Perhaps unsurprisingly, the majority of our most-viewed news stories in 2021 centred on the COVID-19 pandemic, looking in particular at trials of potential new treatments for hospitalised patients as well as for patients in the community.
Other popular news stories reported on the latest developments in ongoing campaign to administer COVID-19 vaccinations, including research supporting the co-administration of COVID-19 and flu vaccinations, the roll out of booster jabs and the impact of the Delta variant on their efficacy.
However, The Pharmaceutical Journal did still cover many topics amid the frenzy of 2020’s pandemic-heavy coverage, ranging from fresh government proposals to remove free prescriptions for older people; to renewed workforce concerns as recruitment into general practice roles ramped up.
Here is a full run down of our most-read news stories from this year. If there are any issues that you would like us to turn our attention to in 2022, please get in touch at email@example.com
1. Azithromycin and doxycycline should not be used in the management of COVID-19, DHSC advises
The most read story of 2021 is our report on the Department of Health and Social Care’s advice to stop using azithromycin and doxycycline in the management of confirmed or suspected COVID-19. This followed the publication of trial data that showed neither treatment reduced hospitalisation or death compared to standard care.
2. Government proposes raising qualifying age for free NHS prescriptions to 66 years
In July, the government controversially proposed raising the upper age exemption for prescriptions in England to generate additional revenue for the NHS, leaving pharmacy leaders “genuinely stunned”.
3. Boots to administer COVID-19 booster jabs from 55 pharmacies
Immediately following the government’s announcement that it would begin offering COVID-19 booster vaccinations to eligible people from 20 September 2021, it was unclear how many pharmacies would be involved. Boots was the first multiple to provide a figure for the number of pharmacies offering the latest round of vaccinations.
4. Second dose of Pfizer and Oxford vaccines offer reduced protection against Delta variant of COVID-19, study suggests
After the Delta variant was designated a ‘variant of concern’ in May 2021, researchers began to question the efficacy of vaccines compared to the Alpha variant. This study showed that the Pfizer/BioNTech vaccine provided 79% protection against Delta, while the Oxford/AstraZeneca vaccine offered 60% protection.
5. Trial demonstrates efficacy of inhaled budesonide to treat COVID-19 in the community
This study suggested that inhaled budesonide should be considered for patients with COVID-19 who are at higher risk of complications in the community. However, further research has since led the government to advise against its use.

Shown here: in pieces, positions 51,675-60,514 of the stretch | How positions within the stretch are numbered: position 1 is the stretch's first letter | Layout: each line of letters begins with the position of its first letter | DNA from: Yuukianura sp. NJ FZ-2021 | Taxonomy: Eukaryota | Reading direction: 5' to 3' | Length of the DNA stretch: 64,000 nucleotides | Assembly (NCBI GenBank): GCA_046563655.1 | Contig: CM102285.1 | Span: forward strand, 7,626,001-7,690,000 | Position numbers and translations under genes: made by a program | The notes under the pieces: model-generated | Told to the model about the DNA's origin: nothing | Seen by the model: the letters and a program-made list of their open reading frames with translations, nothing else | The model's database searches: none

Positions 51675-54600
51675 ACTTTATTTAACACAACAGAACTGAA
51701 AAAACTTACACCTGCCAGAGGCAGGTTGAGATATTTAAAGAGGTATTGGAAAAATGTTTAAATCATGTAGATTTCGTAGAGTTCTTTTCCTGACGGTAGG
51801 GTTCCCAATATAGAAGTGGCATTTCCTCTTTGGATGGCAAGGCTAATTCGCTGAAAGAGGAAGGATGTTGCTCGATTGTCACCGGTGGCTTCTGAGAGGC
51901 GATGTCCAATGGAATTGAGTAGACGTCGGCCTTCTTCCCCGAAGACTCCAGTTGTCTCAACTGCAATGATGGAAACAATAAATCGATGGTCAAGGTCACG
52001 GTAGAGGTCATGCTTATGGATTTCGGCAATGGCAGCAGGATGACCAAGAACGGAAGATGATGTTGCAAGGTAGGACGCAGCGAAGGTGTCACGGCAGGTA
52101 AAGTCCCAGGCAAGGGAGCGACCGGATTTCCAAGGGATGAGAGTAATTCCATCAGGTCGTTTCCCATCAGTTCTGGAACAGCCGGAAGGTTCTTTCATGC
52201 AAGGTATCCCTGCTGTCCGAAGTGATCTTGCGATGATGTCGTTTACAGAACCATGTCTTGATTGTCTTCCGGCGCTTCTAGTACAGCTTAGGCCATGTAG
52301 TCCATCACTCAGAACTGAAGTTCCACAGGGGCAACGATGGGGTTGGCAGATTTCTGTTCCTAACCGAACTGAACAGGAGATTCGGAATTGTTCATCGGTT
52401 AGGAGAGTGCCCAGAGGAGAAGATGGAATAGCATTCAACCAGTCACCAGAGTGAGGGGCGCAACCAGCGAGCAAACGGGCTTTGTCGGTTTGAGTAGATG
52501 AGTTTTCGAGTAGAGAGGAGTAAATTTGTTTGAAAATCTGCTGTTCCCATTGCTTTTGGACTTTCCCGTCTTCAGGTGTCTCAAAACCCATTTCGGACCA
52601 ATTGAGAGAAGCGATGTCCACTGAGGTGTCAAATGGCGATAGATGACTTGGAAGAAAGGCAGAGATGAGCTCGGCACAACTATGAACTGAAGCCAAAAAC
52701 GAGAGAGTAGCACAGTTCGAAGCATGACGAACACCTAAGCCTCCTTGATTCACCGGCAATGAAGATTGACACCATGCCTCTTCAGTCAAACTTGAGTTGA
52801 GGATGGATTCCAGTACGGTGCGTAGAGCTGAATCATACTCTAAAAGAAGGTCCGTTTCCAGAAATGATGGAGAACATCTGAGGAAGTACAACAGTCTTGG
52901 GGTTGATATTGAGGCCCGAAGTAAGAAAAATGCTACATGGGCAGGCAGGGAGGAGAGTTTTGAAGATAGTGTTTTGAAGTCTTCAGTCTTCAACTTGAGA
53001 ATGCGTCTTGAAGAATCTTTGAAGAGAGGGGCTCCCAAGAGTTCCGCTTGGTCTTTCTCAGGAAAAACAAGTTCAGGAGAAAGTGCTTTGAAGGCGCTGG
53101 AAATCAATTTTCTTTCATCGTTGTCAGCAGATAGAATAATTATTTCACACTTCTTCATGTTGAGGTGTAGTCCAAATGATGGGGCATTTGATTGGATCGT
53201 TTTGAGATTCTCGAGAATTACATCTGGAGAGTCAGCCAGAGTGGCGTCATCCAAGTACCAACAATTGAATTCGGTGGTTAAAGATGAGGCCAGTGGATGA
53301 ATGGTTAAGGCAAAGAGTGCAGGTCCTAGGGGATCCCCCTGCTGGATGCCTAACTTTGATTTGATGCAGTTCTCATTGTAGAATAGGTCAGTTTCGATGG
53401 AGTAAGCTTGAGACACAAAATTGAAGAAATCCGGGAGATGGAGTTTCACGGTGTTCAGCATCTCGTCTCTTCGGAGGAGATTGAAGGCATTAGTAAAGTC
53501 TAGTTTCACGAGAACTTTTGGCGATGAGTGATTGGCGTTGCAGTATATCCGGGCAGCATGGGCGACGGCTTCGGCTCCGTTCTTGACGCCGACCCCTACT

6. No increase in adverse effects after giving COVID-19 and flu vaccine together, data suggest
In an effort to reduce demand on the NHS over winter, researchers studied whether the flu vaccine and COVID-19 vaccine could be administered at the same appointment. The preliminary trial results showed that this could be done as patients receiving both vaccines at the same time had similar immunity levels and side effect profiles to those receiving them at separate appointments.
7. Semaglutide effective for weight loss in non-diabetic adults, research suggests
A randomised control trial that included 1,961 non-diabetic, overweight or obese adults found that the type 2 diabetes mellitus drug led to a mean weight loss of 14.9% when taken alongside lifestyle interventions, compared with a mean weight loss of 2.4% in the placebo group.
8. Patients aged over 50 years to be offered free flu vaccine under expanded 2021–2022 programme
In March, the government announced that it would again be expanding eligibility for free flu vaccines to 50–64-year-olds during the 2021/2022 flu season. Eligibility was similarly expanded during the 2020/2021 flu season.
9. Recruitment of 3,000 pharmacists into general practice is ‘causing challenges’, admits NHS pharmacy chief
Keith Ridge, chief pharmaceutical officer for England, acknowledged wider concerns made by other pharmacy leaders that the “osmotic draw” of primary care networks is causing workforce challenges.
10. Antidepressant prescribing up 6% in last three months of 2020
Experts said the increase in prescribing follows “a large increase in anxiety disorders, including social anxiety and panic attacks, among those with no previous history of mental health difficulties”.